Directed by Gustav Möller
If you had to pick a setting for a good horror film, what would you go with? Perhaps a haunted mansion by the sea? A wooden cabin in the snowy woods? Or maybe a post-apocalyptic city? These are all plausible options. But I bet few of you would have thought of a police call centre. Yet Danish writer/ director Gustav Möller’s gets so much tension and dread out of this one location, creating a high-octane suspense-thriller without hanging up the phone. It’s a real achievement and a reminder that one need not have a big budget to do a great movie: just a solid story with a smart script.
It’s late in Copenhagen and Asger (Cedergren) is working the night shift. Far from a natural operator, he’s been demoted to the communication room following a recent incident about which he and his partner are to be questioned the following day. The calls seem banal enough at first – folks taking something they shouldn’t have or doing something they shouldn’t have. And Asger meets them with a level of lofty, judgemental scorn that we may share in our heads, but know a professional should never say. In short, he isn’t a people person. His contempt for those he’s meant to help extends to letting a man who was robbed by a sex worker stew within the consequences of his poor decisions before sending help. It all changes when he gets a call from Iben (Dinnage), a woman who has been abducted by her ex-husband. Whilst his first task is to keep her on the line to be tracked, he later calls her children, who are worried sick at home, then his old partner. It’s an organic bit of world-building, with the jigsaw pieces of the plot gradually falling into place as each sheds new light. That this almost all happens in real time (the only notable jump is when Asger leaves his desk at the start) gives the minimalist piece a real sense of urgency.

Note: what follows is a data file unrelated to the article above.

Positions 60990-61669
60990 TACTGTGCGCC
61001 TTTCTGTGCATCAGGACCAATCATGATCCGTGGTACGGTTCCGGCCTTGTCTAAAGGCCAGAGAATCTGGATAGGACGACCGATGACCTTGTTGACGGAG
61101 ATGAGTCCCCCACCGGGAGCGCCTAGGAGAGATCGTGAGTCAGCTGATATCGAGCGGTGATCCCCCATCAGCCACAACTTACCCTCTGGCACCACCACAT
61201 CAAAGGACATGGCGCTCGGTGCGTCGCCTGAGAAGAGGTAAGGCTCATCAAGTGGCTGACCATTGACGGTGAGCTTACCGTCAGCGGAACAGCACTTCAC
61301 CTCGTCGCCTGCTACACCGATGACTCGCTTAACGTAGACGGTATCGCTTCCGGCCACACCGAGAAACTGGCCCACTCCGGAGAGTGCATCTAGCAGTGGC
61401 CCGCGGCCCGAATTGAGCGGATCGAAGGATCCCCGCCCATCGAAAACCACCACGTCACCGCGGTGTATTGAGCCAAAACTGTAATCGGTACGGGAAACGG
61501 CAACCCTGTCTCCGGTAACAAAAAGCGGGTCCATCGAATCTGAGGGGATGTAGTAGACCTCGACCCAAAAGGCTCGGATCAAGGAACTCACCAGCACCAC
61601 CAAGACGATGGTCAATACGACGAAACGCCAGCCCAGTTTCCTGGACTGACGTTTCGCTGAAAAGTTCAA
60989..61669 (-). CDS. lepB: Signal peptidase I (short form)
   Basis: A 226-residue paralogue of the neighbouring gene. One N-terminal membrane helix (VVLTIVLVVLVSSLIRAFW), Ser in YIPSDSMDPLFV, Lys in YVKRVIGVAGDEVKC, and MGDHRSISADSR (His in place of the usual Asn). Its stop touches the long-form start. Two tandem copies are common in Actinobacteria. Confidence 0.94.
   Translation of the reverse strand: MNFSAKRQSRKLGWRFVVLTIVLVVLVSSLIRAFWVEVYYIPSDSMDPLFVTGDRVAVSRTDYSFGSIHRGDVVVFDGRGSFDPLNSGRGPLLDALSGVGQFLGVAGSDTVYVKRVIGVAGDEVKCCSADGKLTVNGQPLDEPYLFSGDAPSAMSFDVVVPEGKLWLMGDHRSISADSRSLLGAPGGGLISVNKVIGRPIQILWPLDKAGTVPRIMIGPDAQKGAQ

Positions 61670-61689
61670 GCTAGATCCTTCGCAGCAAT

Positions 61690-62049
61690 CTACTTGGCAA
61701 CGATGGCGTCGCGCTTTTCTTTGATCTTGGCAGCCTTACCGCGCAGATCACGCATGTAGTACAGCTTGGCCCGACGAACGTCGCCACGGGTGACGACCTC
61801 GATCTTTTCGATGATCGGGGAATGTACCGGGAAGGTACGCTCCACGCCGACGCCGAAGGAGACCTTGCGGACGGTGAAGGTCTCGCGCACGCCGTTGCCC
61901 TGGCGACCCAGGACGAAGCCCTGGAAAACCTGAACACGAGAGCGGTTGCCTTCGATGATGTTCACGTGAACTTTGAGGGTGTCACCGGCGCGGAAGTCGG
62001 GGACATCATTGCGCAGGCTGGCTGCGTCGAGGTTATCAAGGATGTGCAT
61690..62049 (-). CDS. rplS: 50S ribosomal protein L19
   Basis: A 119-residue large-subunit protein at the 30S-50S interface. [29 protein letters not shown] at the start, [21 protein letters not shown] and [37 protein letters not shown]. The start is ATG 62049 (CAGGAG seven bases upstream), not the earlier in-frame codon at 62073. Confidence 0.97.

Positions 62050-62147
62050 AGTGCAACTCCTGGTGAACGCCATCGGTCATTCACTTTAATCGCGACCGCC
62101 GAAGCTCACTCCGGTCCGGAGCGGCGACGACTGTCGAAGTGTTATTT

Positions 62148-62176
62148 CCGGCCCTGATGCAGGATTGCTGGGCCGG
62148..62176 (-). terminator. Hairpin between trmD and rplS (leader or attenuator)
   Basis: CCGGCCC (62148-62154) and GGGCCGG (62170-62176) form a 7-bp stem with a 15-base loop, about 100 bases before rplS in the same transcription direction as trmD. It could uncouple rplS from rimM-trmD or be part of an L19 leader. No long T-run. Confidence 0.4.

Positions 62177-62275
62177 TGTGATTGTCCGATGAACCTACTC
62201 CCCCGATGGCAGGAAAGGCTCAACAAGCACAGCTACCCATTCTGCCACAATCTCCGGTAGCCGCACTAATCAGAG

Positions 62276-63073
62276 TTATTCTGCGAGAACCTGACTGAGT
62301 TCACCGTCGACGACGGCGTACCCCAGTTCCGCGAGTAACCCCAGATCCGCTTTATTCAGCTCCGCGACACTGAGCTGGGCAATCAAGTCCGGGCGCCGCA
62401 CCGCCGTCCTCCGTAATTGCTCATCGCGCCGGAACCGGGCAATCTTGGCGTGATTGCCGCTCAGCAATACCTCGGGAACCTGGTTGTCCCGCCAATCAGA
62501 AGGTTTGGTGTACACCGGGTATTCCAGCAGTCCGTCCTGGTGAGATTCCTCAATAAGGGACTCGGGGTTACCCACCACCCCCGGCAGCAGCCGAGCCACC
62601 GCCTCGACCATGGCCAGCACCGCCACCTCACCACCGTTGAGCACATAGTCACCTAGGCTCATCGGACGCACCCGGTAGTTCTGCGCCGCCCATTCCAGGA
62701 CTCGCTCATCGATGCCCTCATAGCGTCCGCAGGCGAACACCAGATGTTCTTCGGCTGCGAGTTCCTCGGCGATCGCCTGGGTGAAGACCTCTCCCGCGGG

To say more would be to ruin the film’s twists and turns. Suffice to say that it plays with audience expectations impeccably, challenging our assumptions as we are invited to resolve the situation along with Asger based on just partial information. In that respect, we are also complicit as events begin to unravel with the assumptions he is making when he fits in the gaps of the information he’s been given. We get it because we’re thinking these things too. This narrative choice sets up an easy rapport that with him, despite his initial standoffishness, keeping us invested in his journey whilst the circumstances become increasingly morally ambiguous.
Furthermore, we know from an early point that he’s done something wrong off-screen, and as its gradually revealed its rewarding to discover why this caller carries so much significance. It’s at once life-affirming and deeply disturbing adding up to a moment of serendipity when all the strands come together in a gut-punching finale. The movie expertly, and seemingly effortlessly, weaves a range of moods as it goes from playful beginnings to full-blown crisis and finally, maybe, a chance at redemption. Heck, it’s so effective that at one point I actually felt myself gasp. It’s an excellent mix of a thrill-ride and a powerful piece of human drama.
This balance is helped immensely by a strong central performance. Cedergren perfectly inhabits his role, gradually going from cynical, emotionally disconnected alpha male to being deeply vulnerable. It’s a rewarding through-line, seeing him gradually reveal himself with the loss of control. His arc is also reinforced visually, with the frame closing in as the pressure mounts and, later, him being completely bathed in the red of a siren. It’s unusual to hear, rather than see, a kidnapping flick unfold. In Möller’s assured hands nothing is lost from the format. But, given the immediacy and how rich a mental image he challenges us to create, a lot is gained from this thoroughly original approach. Moreover, although he’s an adept visualist, his naturalistic dialogue does much of the heavy lifting too. There are some descriptions evocative enough to make you squirm. But then the understated moments in there, including a poignant sequence where Asger and Iben connect over an idealised aquarium trip, also linger. These are the bits where it transcends its already unconventional genre shell, to reveal a sensitivity most writers go their whole career without capturing. In other words, to end on a fitting phrase, less is more.
The Guilty is available now on DVD, Blu-Ray and VOD.